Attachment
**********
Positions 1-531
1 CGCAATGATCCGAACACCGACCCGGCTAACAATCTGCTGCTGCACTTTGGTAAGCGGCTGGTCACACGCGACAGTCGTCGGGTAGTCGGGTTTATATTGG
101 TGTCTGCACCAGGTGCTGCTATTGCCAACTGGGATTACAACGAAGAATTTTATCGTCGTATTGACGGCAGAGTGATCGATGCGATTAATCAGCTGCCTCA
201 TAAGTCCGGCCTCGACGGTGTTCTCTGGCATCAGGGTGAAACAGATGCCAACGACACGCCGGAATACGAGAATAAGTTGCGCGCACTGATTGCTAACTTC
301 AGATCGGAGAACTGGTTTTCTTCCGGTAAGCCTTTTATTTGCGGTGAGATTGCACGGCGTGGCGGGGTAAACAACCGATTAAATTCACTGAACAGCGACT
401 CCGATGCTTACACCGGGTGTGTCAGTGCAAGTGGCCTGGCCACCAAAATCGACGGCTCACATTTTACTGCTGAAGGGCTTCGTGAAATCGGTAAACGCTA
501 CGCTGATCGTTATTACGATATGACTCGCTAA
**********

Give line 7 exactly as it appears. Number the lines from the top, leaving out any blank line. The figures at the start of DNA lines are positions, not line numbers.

501 CGCTGATCGTTATTACGATATGACTCGCTAA